Objective: The association between memory performance and self-rated memory is yet to be understood. More specifically, little is known about the factors that lie at the base of self-evaluations of memory in relation to actual changes in memory. In this study, we suggest that subjective age modifies the effect of objective change in memory on self-rated memory. Method: We used two waves of the Health and Retirement Study (N = 4624) to examine whether subjective age moderates the effect of experienced changes in memory between T1 and T2 on self-rated memory at T2. Results: Our results suggest that subjective age is a significant moderator of the effect of change in memory on self-rated memory. The effect is weaker among those with younger subjective age, and stronger for those with older subjective age. Conclusion: While preserving a young subjective age is usually considered an adaptive strategy, it also has potential negative effects, masking changes in memory performance.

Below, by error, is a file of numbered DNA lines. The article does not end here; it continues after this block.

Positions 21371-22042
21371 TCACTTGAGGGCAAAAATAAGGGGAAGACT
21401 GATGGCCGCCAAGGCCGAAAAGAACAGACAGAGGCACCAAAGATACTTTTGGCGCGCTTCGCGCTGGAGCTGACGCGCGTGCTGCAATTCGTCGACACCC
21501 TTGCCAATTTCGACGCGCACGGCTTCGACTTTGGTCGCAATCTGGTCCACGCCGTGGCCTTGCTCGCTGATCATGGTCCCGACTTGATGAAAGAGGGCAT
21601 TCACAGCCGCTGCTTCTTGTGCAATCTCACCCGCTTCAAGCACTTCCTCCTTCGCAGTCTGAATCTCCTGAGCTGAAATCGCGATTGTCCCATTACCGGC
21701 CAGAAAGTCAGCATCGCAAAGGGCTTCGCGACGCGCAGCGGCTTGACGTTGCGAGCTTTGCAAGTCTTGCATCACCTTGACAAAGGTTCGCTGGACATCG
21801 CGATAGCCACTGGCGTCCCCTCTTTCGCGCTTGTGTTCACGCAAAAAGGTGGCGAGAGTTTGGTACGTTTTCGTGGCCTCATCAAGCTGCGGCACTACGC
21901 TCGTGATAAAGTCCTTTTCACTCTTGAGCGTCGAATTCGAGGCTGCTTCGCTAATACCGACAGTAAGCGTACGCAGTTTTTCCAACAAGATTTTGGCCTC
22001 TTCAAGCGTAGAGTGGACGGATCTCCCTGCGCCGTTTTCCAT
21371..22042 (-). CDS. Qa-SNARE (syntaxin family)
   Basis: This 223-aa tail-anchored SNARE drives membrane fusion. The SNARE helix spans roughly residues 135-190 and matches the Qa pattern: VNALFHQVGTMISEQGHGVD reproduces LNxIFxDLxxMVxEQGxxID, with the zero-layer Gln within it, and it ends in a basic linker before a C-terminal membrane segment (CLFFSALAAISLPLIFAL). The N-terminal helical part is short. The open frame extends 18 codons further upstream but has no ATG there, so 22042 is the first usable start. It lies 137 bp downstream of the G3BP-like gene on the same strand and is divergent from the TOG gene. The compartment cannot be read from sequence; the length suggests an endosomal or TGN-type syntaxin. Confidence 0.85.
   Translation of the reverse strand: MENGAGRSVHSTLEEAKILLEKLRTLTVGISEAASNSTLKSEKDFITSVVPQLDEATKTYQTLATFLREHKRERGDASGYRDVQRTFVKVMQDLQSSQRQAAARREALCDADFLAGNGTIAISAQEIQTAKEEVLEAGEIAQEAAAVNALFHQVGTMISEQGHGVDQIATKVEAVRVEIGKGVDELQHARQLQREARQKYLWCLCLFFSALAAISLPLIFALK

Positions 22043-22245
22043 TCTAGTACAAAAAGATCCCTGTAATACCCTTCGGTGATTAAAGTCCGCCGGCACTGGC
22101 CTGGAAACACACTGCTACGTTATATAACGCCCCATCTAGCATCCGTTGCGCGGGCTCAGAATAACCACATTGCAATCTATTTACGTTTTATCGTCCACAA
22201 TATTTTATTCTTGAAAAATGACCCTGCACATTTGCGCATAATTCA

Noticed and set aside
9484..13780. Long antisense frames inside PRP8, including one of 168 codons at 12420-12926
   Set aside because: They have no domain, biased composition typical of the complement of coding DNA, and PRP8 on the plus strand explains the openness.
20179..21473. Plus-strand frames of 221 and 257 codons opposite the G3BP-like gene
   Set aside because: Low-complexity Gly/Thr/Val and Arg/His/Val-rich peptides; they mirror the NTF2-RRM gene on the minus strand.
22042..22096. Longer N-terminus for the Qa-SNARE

Bibliographical noteFunding Information:
CONTACT Dikla Segel-Karpas email@example.com * The HRS (Health and Retirement Study) is sponsored by the National Institute on Aging (grant number NIA U01AG009740) and is conducted by the University of Michigan.
The HRS (Health and Retirement Study) is sponsored by the National Institute on Aging (grant number NIA U01AG009740) and is conducted by the University of Michigan.
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- self-rated memory
- subjective age
ASJC Scopus subject areas
- Psychiatric Mental Health
- Geriatrics and Gerontology
- Psychiatry and Mental health